The Adaptive Nature of Netflix
As more enterprise environments rely on streaming content, delivery mechanisms will have to strive to achieve Netflix's adaptive delivery model.
As a leading provider of media content, Netflix has established a reputation as an easy-to-use, fast, and reliable provider of movies. Initially, movies were delivered and returned using the US Mail. However, with the increasing popularity and prevalence of streaming, Netflix did an excellent job of adapting its service model. In this article I am going to focus on Netflix's ability to deliver streaming content to different types of devices and how that content impacts the available network capacity.
Before diving into the test results, it is important to touch upon something that may seem obvious, but is worth noting. The viewing experience on different devices is going to vary, which in turn poses a challenge to Netflix. I would expect that the picture quality on a Samsung HD TV connected to a Blu Ray player would be better than the picture quality on a MacBook or iPad. If Netflix is going to be a successful provider of streaming content then they have to consistently deliver a smooth, uninterrupted viewing experience regardless of the output device and underlying network.
On to the tests. Testing consisted of several components. The ISP was Verizon FIOS, which provided 25Mbps in both the up and down direction. Three devices were tested--a Samsung Blu Ray player connected to the network at 100Mbps, an Apple MacBook connected to the network at 1Gbps, and an iPad which was connected to the network using 802.11n. A variety of HD movies was selected, each of which was viewed for 15 minutes on each device.
To no great surprise, all of the movies were successfully streamed; each device played the movies very nicely without any glitches. However, the real story is what was discovered under the covers (on the wire).
The first aspect analyzed was the average amount of bandwidth used in the downward direction by each device. The Samsung Blu Ray player on average used 3.1Mbps; the iPad on average used 1.3Mbps; and the MacBook on average used 4Mbps. After digging into the data deeper, a more interesting finding was discovered. Netflix dynamically adapts its service by evaluating several factors before determining how much bandwidth should be allocated in order to deliver the best quality picture.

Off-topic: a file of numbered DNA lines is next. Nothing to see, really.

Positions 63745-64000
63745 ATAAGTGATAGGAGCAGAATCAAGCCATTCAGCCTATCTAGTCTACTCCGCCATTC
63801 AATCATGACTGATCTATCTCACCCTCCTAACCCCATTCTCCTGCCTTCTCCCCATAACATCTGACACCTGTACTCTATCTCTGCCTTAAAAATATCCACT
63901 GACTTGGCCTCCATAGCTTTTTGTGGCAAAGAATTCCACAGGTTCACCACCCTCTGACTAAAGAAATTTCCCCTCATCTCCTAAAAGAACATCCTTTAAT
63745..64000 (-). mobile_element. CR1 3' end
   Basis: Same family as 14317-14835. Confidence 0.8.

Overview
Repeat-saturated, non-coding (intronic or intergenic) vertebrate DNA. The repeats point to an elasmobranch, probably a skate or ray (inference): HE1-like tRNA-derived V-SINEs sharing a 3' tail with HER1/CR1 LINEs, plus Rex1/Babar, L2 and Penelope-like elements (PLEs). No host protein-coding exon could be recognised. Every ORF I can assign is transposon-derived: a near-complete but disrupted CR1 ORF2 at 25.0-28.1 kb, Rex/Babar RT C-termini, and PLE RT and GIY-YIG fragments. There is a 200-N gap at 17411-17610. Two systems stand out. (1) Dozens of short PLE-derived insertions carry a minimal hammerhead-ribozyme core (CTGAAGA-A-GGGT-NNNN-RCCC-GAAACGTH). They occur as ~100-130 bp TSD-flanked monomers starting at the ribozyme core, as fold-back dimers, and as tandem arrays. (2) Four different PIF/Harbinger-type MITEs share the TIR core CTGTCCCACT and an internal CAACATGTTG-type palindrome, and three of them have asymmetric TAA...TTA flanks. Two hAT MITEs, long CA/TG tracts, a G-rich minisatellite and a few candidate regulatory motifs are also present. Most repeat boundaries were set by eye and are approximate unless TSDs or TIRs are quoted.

The factors that come into Netflix's decision are a) determining how much bandwidth a device is capable of consuming; b) determining what type of output quality is required by the requesting device, i.e., a large HD TV versus a small handheld tablet; and c) determining the actual data throughput a device's connection is capable of sustaining. The following table summarizes the testing results.
Available Bandwidth Utilized = Average Download Data Rate/Peak Date Rate Achieved
The key point here is that even though one device is capable of consuming data at a higher rate than another device, Netflix does not indiscriminately consume all of the available bandwidth. It also factors in what type of device is being used to display the content. The above results show that Netflix utilizes a much higher percentage of available bandwidth for the Blu Ray (42%) versus MacBook (20%) or iPad (16%) since the Blu Ray is required to deliver streaming content to a 55" HD TV. This is a testament to Netflix's ability to adapt to different network connections and devices.
As more and more environments rely on streaming content, such as distant learning institutions and training within enterprises, delivery mechanisms will have to strive to achieve Netflix's adaptive delivery model in order provide successful streaming services.
In future articles I plan to share the results of additional types of testing and look at the actual amount of data that Netflix and other on-line service providers actually consume.